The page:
“For the the Times they are a changin’…” The collapse of daily print journalism and traditional broadcast media spells catastrophe to some, opportunity to others.
Today, I had an opportunity to sit in on a marketing pitch being delivered to one of my clients by a local radio station’s advertising executive. I happened to be there for an eventual meeting about the development of a DesignWise plan for an “integrated” advertising campaign – one that would include earned media in the form of traditional press releases, coupled with a strong emphasis on the diverse forms of social network media.
Later, I provided my client with the following quote from Sut Jhally, Professor of Communications at the University of Massachusetts and founder of the Media Education Foundation:
“Advertisers have to go to where the audience is… if they want to sell products. They have no option but to go where the audience has gone. If the audience has gone online, gone to iPods, gone to Facebook – wherever the audience has gone – that is where advertisers must go.”
As I listened to the “old-school” radio pitchman trying to encourage my client to buy a package of “spots,” I envisioned the sharp changes that are sweeping over the worlds of journalism and marketing, as we transit from traditional broadcast to online media. I saw those paid radio spots simply floating away in the breeze much like the dry seeds of a dandelion blossom…
Maybe they would land somewhere on favorable ground and sprout forth as a new plant. Most of them would simply blow away like dust in the wind.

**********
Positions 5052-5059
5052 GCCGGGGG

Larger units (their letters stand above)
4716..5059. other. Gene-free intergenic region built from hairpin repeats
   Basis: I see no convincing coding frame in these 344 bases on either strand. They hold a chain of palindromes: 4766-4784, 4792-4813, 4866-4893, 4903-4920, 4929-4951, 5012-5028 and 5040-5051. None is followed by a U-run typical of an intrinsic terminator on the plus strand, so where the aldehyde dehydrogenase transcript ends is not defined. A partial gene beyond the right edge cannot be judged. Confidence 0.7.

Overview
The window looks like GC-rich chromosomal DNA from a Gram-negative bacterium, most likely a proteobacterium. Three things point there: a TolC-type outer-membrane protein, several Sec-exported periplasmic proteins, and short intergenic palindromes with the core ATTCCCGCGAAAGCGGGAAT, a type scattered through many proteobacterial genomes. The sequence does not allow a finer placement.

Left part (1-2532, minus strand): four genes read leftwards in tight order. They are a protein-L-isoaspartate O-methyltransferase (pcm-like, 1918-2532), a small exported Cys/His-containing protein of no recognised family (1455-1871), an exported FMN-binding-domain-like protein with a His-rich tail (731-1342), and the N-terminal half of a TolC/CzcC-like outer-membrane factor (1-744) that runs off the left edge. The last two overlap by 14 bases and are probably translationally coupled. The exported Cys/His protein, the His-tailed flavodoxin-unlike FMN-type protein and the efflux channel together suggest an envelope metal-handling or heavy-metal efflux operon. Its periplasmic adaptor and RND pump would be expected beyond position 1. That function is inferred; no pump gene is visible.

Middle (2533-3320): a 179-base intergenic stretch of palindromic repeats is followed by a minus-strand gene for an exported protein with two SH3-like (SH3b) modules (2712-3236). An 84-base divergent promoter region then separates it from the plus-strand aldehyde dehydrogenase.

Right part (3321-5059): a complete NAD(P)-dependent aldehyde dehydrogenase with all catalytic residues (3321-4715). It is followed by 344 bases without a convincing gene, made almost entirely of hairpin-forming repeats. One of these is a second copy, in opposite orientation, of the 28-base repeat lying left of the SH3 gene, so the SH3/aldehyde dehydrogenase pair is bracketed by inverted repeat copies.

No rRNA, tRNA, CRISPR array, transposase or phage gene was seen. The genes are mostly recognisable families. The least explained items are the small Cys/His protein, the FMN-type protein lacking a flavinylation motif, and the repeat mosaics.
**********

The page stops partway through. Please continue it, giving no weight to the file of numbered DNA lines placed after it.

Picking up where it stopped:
It is time that universities, online or otherwise, update their curricula…
I realized that I had come to help my client plant and grow a garden. That’s the profound difference between traditional broadcast media (radio, TV and newspaper advertising) and networked social media… In the old school, we continually threw out spots, hoping someone would eventually see or hear one. In the new school we intentionally plant and cultivate a growing presence in new media resources that remains there and grows larger in in outreach as time passes.
The online gardener’s new tools include:
- a blog-based Web site with an ongoing stream of fresh content,
- a well-crafted Business Page on Facebook (with more than a billion members),
- a YouTube channel (which in itself is also the 2nd most popular search engine) with origiinal videos,
- micro-blogging your message and joining in the conversation taking place on Twitter,
- learning about “local” with Google Map Pages and sites like Yelp, Angie’s List among the rapidly expanding dimension of location-based technology
- ask fans to write reviews in Google and Facebook and public forums like TripAdvisor and, Yelp,
- take advantage of the free and ever-evolving set of Google’s gardener tools.
It’s no longer if. It’s when…
… the question is no longer “if“ you decide to employ new media. As newspapers shrink and disappear right before your eyes and radio audiences now listen to what they want on iPods and smart phones, it’s now a matter of “when” you decide to plant that garden.